Teaching linear perspective is possibly my least favorite thing. It’s so different than almost anything else we do in art class–it’s pretty rare that there’s so clearly a RIGHT WAY TO DO IT and all the other ways are wrong. My file cabinet is stuffed with worksheets and rubrics from probably a dozen variations on perspective projects that I’ve tried over the years, trying to find one that makes me & the students even a little bit happy.
“Never Give Up,” indeed. I hit on this”From My Perspective” project last year, and it remains my favorite way to teach perspective. Drawing block letters in perspective is relatively straightforward, but gives a good grounding in the concept and requires a satisfying amount of spatial reasoning and thinking three-dimensionally.
Plus, hello: a pun! What’s not to like? I have the kids brainstorm ideas for their “perspective on life,” kind of like a life motto. Something they’ve learned in their years on Earth (all twelve of them ;)) that’s shaped the way they see the world.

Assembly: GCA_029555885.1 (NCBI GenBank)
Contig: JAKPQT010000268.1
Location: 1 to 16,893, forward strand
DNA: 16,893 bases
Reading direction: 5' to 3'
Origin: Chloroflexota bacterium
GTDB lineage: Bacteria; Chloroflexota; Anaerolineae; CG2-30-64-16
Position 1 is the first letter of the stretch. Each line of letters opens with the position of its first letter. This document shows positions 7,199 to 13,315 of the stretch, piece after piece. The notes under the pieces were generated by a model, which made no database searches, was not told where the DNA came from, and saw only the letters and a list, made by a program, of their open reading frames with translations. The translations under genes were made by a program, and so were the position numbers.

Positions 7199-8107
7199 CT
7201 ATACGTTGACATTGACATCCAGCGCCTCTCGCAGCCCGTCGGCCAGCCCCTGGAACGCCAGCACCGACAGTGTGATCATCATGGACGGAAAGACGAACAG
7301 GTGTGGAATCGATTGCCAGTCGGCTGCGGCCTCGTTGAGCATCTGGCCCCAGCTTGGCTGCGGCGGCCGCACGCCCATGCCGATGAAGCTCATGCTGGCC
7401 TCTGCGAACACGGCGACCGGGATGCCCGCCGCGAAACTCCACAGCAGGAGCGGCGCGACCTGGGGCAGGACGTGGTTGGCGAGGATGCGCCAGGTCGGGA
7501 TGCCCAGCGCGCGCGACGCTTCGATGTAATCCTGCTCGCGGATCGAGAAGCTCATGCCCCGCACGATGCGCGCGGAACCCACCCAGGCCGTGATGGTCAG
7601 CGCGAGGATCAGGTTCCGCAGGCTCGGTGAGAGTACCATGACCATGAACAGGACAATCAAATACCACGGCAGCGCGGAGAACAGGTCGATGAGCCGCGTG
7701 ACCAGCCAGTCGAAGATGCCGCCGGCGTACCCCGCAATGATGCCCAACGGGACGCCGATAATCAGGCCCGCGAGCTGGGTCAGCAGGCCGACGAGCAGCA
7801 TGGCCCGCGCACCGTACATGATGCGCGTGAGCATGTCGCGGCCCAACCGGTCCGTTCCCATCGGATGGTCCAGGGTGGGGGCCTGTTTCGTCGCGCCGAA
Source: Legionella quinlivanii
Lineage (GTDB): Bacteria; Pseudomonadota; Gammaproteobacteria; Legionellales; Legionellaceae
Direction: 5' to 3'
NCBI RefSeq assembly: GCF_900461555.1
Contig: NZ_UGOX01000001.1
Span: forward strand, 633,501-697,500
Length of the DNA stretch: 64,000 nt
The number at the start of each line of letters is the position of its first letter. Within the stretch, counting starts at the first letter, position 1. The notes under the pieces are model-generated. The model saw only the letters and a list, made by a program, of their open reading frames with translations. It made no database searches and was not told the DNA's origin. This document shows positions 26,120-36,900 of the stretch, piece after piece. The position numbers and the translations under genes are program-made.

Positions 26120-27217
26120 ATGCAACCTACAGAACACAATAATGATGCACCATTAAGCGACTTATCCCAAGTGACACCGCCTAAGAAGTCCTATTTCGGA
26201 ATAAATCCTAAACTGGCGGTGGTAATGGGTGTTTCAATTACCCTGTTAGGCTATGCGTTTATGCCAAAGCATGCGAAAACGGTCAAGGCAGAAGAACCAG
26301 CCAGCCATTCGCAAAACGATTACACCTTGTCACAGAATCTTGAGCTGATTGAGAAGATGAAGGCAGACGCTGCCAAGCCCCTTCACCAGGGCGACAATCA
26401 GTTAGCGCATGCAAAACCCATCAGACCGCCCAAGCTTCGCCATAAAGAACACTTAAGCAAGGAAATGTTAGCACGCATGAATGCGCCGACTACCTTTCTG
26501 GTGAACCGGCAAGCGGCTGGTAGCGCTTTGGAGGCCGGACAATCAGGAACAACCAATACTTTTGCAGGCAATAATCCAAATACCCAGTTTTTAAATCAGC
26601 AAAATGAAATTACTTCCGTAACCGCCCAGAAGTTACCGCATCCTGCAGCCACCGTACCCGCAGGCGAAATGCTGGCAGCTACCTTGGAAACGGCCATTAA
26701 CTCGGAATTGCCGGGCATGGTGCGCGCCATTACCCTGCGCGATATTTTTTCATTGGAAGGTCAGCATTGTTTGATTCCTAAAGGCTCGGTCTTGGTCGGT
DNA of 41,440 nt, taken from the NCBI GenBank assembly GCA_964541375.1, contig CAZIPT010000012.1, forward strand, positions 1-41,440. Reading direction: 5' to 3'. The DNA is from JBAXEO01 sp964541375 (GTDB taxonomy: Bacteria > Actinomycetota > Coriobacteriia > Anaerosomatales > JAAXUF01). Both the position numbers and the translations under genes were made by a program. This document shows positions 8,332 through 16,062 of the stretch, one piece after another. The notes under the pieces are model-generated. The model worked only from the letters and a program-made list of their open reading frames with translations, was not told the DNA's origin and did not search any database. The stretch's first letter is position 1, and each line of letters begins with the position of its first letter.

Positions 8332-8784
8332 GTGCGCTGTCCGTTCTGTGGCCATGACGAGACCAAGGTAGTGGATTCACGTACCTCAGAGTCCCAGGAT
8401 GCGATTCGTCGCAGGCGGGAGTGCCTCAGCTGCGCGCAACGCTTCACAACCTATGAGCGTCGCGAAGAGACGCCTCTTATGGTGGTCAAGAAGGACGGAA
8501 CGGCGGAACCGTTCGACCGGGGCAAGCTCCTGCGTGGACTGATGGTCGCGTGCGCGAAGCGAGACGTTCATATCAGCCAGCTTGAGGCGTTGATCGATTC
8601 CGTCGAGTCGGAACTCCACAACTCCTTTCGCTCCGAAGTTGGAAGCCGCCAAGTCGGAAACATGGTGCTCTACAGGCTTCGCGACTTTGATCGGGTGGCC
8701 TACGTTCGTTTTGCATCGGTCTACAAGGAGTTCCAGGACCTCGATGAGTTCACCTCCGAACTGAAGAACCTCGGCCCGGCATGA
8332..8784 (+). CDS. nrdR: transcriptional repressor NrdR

We actually start these with the backgrounds. We talk about activating negative space with movement and texture, and using analogous colors to create unity and keep it from being too busy. Students establish an overall pattern for the movement in the background with pencil on posterboard, and then fill it in with magazine clippings in the analogous color scheme of their choice.
Then we move on to perspective: learning a brief history of art before and after perspective was developed during the Renaissance, and weird vocabulary like vanishing point and orthogonal line. We do some guided practice, drawing simple boxes before moving on to more complex forms like letters.
Then we do more guided practice.
Then some independent practice in their journals, making a rough draft of their chosen phrase so I can help them correct all those persnickety little details that are so easy to get mixed up.
Finally, they move on to a final draft on white cardstock. There are some very satisfying things about teaching perspective: watching it all suddenly snap into place when a student GETS IT, and that perspective can really appeal to those mathematically-minded left-brained kids who might not always excel in other types of creative pursuit.
When final drawings are ready for color, we learn some design terminology (“color gradient”!) and how to find the complementary analogous colors to those they chose for their backgrounds. We discuss the visual effects produced by complementary colors, and how they’ll really make their letters pop forward, creating strong emphasis.
A little precise cutting & gluing, and we’re done! Then we start a nice, huge, instant-gratification kind of painting project as a reward and release from all that tightly focused drawing work. More on that soon!